WATCH: Tory MP Tom Hunt flies into fit of rage at Ash Sarkar's calm and collected immigration arguments


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LONDON (Bywire News) - Tory MP Tom Hunt flew into a fit of rage during a discussion about immigration with Novara Media's calm and collected Contributing Editor Ash Sarkar live on the BBC's Politics Live show this morning.

During the heated debate, Sarkar argued that the Tory government's treatment of asylum seekers and refugees was inhumane, and claimed that treating people in this way merely perpetuated the very problem that it was supposed to solve.

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Sarkar brought up the example of asylum seekers housed in “filthy” and "overcrowded" conditions at Napier Barracks - a situation that Priti Patel's Home Office had recently been found to have acted unlawfully over by the High Court:

"Making conditions more miserable for migrants isn't really having an effect on either asylum claims or small boat crossings.

"We've seen the conditions in Napier barracks, which are terrible: a huge outbreak of Coronavirus, a fire that was set because people were so miserable, and felt so without hope, that they ended up burning down their own accommodation."

However, the Tory MP for Ipswich, Tom Hunt, took exception to Sarkar's argument - accusing her of attempting to "justify" lawbreaking.

But Sarkar responded calmly, pointing out the unlawful conditions within the barracks, and saying that no human could be expected to behave rationally - especially people who have potentially fled from horrors such as war or torture - in such a situation:

"If you were in a barracks, with dozens of people around you who had Coronavirus, and you yourself may have been deeply traumatised and suffering from PTSD because you have fled from a war-torn country, and many of these people are victims of torture, do you expect that you would behave within the same bounds of civility as you or me with our privileged existences? No I don't think that you would!"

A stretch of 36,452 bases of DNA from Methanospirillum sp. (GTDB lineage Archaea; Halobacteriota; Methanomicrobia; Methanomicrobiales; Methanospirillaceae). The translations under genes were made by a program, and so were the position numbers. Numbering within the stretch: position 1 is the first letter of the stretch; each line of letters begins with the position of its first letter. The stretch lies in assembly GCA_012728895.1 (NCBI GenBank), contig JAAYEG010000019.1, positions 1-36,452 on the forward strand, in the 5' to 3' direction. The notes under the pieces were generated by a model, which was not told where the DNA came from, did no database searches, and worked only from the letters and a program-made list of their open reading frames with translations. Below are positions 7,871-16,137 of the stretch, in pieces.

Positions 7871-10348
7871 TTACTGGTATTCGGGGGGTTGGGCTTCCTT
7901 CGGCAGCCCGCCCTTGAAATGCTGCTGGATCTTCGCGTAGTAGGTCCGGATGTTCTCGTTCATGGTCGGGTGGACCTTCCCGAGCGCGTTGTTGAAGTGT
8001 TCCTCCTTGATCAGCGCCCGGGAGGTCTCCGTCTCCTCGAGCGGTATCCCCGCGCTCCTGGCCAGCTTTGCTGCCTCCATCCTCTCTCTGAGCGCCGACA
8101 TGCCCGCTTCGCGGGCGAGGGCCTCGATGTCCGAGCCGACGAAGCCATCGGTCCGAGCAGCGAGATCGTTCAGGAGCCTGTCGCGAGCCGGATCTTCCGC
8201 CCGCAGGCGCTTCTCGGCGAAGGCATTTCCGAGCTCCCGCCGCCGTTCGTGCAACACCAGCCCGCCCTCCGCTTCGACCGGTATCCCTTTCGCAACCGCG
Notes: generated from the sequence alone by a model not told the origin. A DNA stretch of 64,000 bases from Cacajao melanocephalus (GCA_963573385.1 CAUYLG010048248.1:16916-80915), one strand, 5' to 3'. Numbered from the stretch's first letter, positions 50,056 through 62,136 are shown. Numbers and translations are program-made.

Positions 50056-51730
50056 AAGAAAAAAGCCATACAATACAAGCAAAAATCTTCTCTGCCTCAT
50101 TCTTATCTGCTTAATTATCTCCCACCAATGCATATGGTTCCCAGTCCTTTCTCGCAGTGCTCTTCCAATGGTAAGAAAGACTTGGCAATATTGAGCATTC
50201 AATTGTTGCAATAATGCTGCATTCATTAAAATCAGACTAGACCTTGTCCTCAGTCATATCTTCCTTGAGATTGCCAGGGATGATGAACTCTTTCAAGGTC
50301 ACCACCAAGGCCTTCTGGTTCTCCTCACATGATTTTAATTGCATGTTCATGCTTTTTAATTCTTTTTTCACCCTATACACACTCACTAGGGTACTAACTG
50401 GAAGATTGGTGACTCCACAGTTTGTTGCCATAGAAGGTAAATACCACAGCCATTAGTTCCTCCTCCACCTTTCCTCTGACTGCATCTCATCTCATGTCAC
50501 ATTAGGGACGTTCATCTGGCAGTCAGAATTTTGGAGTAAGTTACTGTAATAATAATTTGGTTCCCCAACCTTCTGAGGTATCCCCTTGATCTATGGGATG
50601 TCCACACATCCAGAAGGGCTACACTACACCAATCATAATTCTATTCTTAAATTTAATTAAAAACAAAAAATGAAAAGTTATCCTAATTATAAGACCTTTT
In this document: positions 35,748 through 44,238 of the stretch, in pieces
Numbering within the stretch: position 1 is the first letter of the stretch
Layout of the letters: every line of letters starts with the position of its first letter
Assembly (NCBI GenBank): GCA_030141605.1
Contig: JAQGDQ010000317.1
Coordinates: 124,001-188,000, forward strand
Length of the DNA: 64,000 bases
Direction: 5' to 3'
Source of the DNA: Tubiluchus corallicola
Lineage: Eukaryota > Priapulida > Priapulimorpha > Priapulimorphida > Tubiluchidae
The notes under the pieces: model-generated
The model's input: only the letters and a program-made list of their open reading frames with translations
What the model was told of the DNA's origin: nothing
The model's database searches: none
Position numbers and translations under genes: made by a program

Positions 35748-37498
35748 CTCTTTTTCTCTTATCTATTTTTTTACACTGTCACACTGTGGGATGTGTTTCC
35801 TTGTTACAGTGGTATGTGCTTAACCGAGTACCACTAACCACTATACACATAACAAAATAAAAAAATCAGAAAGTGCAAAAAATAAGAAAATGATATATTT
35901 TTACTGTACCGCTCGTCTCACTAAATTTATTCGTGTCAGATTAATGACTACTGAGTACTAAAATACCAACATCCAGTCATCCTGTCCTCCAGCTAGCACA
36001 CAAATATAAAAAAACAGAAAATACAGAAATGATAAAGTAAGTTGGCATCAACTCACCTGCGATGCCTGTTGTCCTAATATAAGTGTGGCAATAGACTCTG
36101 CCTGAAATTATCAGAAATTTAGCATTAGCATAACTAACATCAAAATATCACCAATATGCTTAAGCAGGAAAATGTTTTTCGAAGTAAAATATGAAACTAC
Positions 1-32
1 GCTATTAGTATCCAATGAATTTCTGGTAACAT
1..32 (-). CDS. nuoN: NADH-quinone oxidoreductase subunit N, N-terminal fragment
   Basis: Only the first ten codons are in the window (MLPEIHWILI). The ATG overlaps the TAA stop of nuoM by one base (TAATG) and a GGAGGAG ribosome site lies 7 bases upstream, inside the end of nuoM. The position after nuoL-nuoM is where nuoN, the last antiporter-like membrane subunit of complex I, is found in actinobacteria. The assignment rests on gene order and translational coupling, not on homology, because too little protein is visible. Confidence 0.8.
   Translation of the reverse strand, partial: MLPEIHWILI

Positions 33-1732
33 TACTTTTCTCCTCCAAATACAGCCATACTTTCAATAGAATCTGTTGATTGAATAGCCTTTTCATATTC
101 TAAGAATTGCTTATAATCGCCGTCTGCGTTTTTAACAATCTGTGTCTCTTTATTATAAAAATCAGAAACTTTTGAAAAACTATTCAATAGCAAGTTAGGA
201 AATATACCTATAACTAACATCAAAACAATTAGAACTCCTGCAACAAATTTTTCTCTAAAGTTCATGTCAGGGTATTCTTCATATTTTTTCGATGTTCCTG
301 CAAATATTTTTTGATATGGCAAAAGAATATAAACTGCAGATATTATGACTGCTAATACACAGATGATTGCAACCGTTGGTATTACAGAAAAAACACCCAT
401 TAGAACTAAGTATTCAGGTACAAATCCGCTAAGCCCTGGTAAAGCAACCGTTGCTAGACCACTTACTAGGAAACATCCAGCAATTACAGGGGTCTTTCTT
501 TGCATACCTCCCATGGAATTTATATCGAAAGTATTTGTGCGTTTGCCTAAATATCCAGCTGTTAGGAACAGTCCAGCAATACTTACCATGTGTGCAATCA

After Hunt had again accused Sarkar of trying to justify lawbreaking, the Novara Media Editor simply continued with her argument, stating:

"I'm saying that the way in which you stop this from happening - I want to prevent any scenes like that from ever happening again - is that you treat people like human beings.

"If you take a look at Brookhouse Removal Centre, the Independent Monitoring Board found that a third of detainees there had to be put on constant suicide watch.

"Do you think that's acceptable? Do you think that that's a good way to treat human beings?"

However, in his response, Hunt flew into a fit of rage - seemingly angry that Sarkar has accused him of lacking compassion towards migrants:

"What I think is acceptable, is that we have a system based on rules that are followed.

"What I think is acceptable, is if somebody breaks our immigration laws, and comes here from another safe European country, that we do not allow him to stay in our country.

"I think most people in our country want clear rules that are followed.

"This is very much an extreme view that you've got - it is not in keeping with majority people in our country, who are actually compassionate and do actually want to represent the most genuine of refugees.

"This trade in human lives makes this harder. It makes this job harder. Your opposition is not a compassionate position, and it is not a moral position."

Despite the visceral aggression of the Tory MPs' mannerisms, Sarkar finished her argument calmly, stating:

"I'm saying 'expand the number of legal and safe avenues for asylum seekers to come here and lodge their claims when they're in this country'.

"The fact is is that most asylum claims don't even come to this country, and people who do want to come to this country, it's usually for reasons of language familiarity - or they've already got a support network or family here.

"But what's going on with [Tory immigration] policies, is that they push people out of those safe and legal routes and into the arms of people traffickers.

"So if we want to have a conversation based on reality - where we both agree that we don't want people traffickers or people who profit off of human misery and exploit poor and desperate people - that means expanding safe and legal routes.

"[But] if what you want to do, and what your government wants to do, is just immiserate the lives of asylum seekers, then you're not going to do anything to [reduce] numbers, and all you're going to do is create more human misery."

You can watch the explosive discussion between Sarkar and Hunt in the featured video at the top of the article.

(Writing by Tom D. Rogers, editing by Jess Miller.)

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